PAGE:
Casey Newton gives a lot of great perspective on how the European Union’s new Copyright Directive breaks the internet:
As of today, though, the web no longer feels truly worldwide. Instead we now have the American internet, the authoritarian internet, and the European internet. How does the EU Copyright Directive change our understanding of the web? James Vincent describes its changes, which still must be implemented by individual countries, in The Verge…
If you’re not familiar with the directive, you’ll find a good summary in Newton’s piece; for now suffice it to say that the restrictions are so onerous and wrong-headed that it would be reasonable for anybody running some of content-driven online service to decide to simply block it throughout Europe rather than try to comply, because compliance will require massive expenditures.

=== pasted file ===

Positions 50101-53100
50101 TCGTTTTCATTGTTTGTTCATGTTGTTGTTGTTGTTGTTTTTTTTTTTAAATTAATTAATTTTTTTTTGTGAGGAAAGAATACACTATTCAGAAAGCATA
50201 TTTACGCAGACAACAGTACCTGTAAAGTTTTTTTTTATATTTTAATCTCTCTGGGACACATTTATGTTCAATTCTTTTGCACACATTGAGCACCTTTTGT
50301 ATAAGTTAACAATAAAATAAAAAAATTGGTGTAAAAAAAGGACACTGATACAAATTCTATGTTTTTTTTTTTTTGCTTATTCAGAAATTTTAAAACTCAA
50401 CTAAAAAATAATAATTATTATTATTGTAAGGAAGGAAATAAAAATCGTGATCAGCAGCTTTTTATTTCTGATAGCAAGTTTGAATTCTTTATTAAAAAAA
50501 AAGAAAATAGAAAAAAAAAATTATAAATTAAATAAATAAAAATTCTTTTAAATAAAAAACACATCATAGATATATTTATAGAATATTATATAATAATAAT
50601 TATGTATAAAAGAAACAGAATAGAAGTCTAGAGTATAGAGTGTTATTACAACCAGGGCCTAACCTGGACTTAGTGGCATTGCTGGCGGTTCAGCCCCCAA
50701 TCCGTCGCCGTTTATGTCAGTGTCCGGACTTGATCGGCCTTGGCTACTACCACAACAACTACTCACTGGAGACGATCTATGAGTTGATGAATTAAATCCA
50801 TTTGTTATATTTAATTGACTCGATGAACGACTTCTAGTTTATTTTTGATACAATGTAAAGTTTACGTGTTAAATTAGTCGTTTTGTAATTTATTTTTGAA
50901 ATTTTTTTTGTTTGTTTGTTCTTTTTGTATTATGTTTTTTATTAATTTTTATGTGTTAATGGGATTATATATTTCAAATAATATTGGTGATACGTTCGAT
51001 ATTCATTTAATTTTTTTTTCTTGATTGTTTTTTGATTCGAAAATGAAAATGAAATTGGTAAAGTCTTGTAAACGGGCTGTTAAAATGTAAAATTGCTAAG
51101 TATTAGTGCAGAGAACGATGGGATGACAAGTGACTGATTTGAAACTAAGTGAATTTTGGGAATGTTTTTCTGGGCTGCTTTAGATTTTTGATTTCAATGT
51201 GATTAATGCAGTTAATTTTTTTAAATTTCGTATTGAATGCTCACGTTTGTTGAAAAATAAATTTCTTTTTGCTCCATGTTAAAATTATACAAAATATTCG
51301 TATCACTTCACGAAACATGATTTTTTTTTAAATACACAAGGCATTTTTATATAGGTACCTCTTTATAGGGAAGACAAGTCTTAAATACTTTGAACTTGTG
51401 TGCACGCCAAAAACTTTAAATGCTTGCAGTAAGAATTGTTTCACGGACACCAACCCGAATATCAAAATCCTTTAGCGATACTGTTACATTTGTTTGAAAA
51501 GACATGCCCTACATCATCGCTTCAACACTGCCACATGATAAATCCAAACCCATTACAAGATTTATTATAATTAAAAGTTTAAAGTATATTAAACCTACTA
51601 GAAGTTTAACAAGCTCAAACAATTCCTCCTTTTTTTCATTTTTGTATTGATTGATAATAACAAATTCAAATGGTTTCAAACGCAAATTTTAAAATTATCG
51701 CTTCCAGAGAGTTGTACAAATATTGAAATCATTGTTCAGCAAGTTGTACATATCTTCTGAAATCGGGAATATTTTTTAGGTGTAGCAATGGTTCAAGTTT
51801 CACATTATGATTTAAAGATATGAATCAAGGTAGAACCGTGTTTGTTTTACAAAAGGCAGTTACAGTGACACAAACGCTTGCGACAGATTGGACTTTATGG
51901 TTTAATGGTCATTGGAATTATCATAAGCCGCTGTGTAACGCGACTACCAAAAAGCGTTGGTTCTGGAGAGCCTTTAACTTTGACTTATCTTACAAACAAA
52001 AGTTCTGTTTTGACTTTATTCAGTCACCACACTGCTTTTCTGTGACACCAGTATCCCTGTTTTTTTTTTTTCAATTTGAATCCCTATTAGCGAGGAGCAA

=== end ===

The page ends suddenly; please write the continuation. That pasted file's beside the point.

I’m not opposed to regulation of the internet, and in fact I would like see the United States get serious about protecting privacy and restricting data collection. But regulation is hard to do well, and you can pretty much count on anything related intellectual property being a disaster; one need only look at how badly media companies have abused the DCMA’s provision for a take-down process to see that. This is one of those cases where doing nothing would be far better than what Europe is getting.